Even when using the less-inclusive federal graduation rates, student-athletes are outperforming their peers in the general student population by 8%. For Division II athletes, the federal rate increased 1 percentage point to 60%, and the general student body increased 1 point to 52%.

Like the NCAA GSR in Division I, the ASRs in Division II and Division III were formed after presidents and chancellors called for the Association to develop a measure of graduation success that better reflects transfer patterns and the population of student-athletes in higher education.

Division III student-athletes achieve greater academic success
Four-year average Academic Success Rate rises to 88%

For the second year that Division III required the submission of Academic Success Rates and federal graduation rates for student-athletes, member schools rose to the occasion, reporting marks higher than the first year of mandatory reporting.

The national four-year average ASR for Division III increased to 88%, a 1-point increase from last year's rate.

Division III's Academic Success Rate is similar to Division I's Graduation Success Rate and Division II's ASR, as it includes transfers in the calculation and accounts for students who left school while academically eligible. Division III is now in its 12th year of collecting student-athlete graduation rates.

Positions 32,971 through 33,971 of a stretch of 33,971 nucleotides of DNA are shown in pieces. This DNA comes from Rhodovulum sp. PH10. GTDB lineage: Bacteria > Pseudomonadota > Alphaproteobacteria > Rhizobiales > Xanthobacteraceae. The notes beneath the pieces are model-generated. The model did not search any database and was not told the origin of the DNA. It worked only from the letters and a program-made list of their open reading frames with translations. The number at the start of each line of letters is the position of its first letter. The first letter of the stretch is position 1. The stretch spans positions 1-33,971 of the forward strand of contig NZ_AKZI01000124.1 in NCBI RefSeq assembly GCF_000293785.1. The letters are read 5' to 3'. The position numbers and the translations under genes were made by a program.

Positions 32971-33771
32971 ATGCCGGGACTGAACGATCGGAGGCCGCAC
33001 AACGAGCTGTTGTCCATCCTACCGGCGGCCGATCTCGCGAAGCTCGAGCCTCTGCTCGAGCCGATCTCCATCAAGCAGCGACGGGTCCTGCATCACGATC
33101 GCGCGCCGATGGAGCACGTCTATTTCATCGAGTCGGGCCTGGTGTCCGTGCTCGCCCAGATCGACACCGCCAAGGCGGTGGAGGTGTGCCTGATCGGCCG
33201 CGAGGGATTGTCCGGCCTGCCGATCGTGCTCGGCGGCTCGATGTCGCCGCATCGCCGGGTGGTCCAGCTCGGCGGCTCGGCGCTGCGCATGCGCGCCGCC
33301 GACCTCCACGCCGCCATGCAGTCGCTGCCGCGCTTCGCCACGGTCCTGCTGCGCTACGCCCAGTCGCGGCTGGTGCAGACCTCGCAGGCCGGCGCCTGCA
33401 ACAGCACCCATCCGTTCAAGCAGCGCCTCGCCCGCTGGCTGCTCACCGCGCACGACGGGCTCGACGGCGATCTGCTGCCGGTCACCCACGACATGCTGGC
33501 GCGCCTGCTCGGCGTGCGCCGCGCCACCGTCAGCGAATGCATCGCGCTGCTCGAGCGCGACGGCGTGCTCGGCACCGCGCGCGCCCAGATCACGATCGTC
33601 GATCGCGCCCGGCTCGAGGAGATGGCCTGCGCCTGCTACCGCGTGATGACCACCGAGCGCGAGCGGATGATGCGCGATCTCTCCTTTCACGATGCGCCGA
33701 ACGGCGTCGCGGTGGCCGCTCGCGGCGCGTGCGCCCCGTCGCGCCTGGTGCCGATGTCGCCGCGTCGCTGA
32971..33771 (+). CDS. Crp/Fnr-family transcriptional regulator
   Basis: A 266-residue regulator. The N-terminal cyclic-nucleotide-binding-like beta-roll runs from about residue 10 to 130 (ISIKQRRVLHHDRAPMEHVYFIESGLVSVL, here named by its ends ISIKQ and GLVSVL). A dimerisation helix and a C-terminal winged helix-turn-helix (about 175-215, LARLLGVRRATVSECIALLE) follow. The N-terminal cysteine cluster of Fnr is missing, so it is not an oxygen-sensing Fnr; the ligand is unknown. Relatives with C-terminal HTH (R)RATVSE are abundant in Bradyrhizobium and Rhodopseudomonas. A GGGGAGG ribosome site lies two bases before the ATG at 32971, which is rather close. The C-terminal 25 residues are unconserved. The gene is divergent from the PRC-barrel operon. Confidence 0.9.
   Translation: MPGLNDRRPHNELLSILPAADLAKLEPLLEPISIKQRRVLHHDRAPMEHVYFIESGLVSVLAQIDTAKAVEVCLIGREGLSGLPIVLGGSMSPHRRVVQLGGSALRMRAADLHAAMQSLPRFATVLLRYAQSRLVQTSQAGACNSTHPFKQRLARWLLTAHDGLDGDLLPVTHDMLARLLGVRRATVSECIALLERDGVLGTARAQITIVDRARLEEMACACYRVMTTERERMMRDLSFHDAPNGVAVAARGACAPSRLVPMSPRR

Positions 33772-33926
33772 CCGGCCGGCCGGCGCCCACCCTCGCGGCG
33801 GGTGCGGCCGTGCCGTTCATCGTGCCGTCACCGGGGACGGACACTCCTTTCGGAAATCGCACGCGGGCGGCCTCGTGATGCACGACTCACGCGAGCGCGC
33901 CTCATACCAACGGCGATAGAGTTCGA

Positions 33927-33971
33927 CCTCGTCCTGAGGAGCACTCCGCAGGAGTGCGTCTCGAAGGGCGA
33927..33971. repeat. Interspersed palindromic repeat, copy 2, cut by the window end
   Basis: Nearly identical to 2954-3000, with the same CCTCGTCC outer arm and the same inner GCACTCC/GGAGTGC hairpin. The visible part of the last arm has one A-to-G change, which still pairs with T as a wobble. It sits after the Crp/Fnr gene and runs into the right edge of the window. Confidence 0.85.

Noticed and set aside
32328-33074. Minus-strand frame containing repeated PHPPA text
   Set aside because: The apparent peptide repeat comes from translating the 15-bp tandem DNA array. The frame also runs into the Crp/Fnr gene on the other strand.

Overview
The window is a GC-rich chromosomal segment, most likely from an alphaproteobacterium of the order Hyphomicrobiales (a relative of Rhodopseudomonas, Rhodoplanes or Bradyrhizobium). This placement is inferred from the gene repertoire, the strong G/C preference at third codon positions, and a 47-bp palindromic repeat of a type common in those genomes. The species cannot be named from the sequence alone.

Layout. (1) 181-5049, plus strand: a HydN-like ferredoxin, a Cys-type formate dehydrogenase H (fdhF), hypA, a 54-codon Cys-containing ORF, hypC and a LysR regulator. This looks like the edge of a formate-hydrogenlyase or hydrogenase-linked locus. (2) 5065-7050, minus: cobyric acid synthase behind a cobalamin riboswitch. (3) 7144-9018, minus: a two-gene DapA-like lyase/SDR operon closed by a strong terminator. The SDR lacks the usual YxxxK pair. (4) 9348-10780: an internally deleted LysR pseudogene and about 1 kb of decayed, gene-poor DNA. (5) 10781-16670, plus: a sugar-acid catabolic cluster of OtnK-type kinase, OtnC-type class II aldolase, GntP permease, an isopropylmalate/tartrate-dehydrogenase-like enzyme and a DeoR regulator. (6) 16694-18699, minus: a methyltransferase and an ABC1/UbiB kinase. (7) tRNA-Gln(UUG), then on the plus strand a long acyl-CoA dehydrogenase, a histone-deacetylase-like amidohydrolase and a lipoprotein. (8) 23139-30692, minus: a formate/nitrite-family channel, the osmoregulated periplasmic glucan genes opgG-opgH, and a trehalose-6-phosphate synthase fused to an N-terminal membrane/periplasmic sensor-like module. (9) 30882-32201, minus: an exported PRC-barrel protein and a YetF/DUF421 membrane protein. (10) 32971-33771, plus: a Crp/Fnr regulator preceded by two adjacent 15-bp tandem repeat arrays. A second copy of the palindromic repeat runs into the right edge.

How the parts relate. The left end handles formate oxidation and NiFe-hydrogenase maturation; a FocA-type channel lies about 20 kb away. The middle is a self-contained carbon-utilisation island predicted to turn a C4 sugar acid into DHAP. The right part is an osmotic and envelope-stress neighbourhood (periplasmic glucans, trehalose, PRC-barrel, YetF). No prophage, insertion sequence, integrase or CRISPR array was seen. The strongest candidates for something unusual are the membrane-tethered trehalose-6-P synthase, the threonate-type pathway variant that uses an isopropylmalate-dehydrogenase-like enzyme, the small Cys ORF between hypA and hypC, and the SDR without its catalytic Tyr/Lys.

Even when using the less inclusive federal graduation rates, Division III student-athletes outperform their peers in the general student body. The four-class average federal rate for athletes was 69%, and the federal rate for the overall student body was 67%.

"I applaud Division III member schools and student-athletes for their hard work, in the classroom and athletically," said Louise McCleary, interim vice president of Division III. "I also thank Division III institutions for their continuous support of the student-athlete model that allows students to achieve academic excellence, provides a competitive athletics environment and ensures our student-athletes achieve holistic success."

At the 2019 NCAA Convention, the Division III membership passed a proposal requiring all schools to submit student-athlete graduation rate data to the NCAA on an annual basis. 2021 marks the second year of required reporting.